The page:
West Sacramento-based Raley’s marked its 80th year with a flurry of moves that arguably made 2015 the busiest year in its history.
Significantly, the moves came during a year in which Raley’s became president and CEO Michael Teel’s company, literally.
In May, Jim and Joyce Raley Teel announced that they would transfer majority ownership to their 64-year-old son. With that, the grandson of founder Tom Raley assumed 92 percent ownership of the 12,000-employee company founded in 1935.
During an interview at his homey West Sacramento office, however, Teel stressed that the store closures, store-opening plans, executive hires and new programs announced this year were not overnight considerations, but the results of many months of planning.
Consequently, he says, “we’re well-positioned for the future. … We look forward to it. This is our home.”
Foremost among the 2015 developments, Raley’s announced growth plans after a prolonged period of standing pat.
In August, the grocer said it would build a new Raley’s Supermarket at Howe Avenue and Fair Oaks Boulevard, the longtime site of the former Hubacher Cadillac auto dealership. It was the company’s first new store announcement in six years.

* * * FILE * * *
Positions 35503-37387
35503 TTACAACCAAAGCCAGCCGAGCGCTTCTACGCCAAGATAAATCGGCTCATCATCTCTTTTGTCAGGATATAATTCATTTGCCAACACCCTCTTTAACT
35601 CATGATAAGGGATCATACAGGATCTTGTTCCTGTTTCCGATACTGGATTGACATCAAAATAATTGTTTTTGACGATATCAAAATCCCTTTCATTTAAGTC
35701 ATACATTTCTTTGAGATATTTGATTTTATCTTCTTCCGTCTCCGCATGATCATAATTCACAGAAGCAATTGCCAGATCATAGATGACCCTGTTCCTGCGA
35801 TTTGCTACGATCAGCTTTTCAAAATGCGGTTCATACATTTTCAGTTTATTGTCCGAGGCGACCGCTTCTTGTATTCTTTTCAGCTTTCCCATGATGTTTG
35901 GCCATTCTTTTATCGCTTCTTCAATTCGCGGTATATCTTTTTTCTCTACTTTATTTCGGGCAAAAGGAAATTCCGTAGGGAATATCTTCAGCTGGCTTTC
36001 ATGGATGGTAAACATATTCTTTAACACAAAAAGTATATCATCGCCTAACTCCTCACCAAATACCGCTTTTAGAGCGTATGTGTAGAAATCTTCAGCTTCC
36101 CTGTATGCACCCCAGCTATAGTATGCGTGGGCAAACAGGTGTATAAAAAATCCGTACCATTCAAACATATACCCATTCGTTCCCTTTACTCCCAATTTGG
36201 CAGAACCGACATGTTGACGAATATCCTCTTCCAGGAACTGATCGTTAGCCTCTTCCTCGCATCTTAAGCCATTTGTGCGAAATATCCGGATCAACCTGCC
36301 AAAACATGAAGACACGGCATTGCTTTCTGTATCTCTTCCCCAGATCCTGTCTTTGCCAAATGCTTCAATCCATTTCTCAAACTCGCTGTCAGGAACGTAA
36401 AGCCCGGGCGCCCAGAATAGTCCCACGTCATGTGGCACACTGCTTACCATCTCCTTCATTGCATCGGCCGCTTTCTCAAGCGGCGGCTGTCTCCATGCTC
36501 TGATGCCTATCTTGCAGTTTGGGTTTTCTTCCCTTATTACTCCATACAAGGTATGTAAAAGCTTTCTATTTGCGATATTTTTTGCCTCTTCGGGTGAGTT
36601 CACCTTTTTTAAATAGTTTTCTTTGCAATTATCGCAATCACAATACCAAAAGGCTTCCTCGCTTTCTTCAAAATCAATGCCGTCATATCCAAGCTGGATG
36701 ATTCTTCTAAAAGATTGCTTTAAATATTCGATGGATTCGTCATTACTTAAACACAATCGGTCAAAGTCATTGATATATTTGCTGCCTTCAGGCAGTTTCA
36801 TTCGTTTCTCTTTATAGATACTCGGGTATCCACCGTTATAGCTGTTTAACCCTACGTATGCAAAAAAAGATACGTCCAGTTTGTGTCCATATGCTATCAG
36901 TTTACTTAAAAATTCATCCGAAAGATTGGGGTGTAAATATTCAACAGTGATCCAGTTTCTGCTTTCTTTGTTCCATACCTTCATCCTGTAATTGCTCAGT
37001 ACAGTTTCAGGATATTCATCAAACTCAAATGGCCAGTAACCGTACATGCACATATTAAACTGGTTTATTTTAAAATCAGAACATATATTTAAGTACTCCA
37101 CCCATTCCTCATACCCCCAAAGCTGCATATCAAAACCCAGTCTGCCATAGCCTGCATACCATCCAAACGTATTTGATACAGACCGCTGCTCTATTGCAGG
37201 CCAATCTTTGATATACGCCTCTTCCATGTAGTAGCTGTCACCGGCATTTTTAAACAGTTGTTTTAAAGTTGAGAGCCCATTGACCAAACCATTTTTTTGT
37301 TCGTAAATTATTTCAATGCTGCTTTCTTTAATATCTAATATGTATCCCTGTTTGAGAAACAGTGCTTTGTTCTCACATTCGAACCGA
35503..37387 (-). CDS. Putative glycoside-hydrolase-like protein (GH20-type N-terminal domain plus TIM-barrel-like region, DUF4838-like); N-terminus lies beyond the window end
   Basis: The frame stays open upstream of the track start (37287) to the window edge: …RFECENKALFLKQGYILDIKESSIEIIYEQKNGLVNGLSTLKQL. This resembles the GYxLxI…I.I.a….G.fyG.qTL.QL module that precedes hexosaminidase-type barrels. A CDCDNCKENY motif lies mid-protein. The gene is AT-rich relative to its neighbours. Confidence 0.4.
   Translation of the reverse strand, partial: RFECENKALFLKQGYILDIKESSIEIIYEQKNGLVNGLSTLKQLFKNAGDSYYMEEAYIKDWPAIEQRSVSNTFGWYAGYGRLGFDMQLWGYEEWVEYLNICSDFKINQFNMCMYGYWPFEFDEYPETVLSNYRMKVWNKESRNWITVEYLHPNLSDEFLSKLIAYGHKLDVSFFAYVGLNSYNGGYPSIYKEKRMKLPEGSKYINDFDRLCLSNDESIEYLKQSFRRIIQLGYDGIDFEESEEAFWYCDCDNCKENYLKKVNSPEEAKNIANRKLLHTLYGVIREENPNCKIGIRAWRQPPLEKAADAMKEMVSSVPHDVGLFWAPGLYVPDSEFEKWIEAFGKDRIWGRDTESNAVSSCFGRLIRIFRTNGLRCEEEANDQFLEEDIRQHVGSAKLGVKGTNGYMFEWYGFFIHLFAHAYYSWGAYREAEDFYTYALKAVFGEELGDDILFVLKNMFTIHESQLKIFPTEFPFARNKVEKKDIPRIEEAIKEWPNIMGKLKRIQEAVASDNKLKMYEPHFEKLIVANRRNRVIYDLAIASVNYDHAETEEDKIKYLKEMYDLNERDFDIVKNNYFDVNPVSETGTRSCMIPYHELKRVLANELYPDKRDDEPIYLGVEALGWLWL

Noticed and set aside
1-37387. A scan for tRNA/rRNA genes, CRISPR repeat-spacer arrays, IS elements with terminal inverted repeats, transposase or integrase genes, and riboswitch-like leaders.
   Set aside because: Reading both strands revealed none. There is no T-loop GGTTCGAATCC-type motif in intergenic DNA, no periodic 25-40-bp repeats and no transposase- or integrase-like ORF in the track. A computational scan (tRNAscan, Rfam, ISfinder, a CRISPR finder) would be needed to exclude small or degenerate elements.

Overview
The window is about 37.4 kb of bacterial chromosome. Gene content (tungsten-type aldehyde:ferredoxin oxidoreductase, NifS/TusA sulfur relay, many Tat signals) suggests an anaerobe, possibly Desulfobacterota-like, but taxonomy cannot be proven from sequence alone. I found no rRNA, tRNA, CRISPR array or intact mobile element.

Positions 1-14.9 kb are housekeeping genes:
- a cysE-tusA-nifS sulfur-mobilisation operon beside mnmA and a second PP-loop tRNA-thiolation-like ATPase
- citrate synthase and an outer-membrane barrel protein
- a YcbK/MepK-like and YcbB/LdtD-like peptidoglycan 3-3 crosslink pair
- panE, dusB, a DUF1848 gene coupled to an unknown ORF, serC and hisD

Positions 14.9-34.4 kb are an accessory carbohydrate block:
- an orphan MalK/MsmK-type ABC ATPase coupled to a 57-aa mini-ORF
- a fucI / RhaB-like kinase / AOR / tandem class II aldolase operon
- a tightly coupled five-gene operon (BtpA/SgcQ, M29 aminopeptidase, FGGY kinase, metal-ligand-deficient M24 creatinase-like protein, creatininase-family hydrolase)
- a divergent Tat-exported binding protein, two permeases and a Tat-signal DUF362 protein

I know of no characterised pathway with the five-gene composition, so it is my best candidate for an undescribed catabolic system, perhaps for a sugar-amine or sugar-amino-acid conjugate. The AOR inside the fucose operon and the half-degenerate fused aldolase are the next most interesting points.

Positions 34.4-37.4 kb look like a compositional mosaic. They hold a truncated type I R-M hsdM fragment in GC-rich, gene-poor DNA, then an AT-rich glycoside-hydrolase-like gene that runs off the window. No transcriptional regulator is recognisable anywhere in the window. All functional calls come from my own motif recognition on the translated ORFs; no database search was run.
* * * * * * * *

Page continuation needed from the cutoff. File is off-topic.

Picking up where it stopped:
Plans call for a moderate-size, 36,000-square-foot store, with construction set to begin in mid-2016 and a target opening date in the second quarter of 2017.
Within weeks, plans to open two more stores were announced.
In September, Raley’s said it had submitted plans to build a new store on the former Capital Nursery site at 4850 Freeport Blvd. in Sacramento. The new 55,000-square-foot store would replace a 57-year-old Raley’s that has operated just south of the planned location. The company said the new store will have a design and color scheme designed to fit in with the nearby Land Park neighborhood, an open floor plan and abundant use of natural light.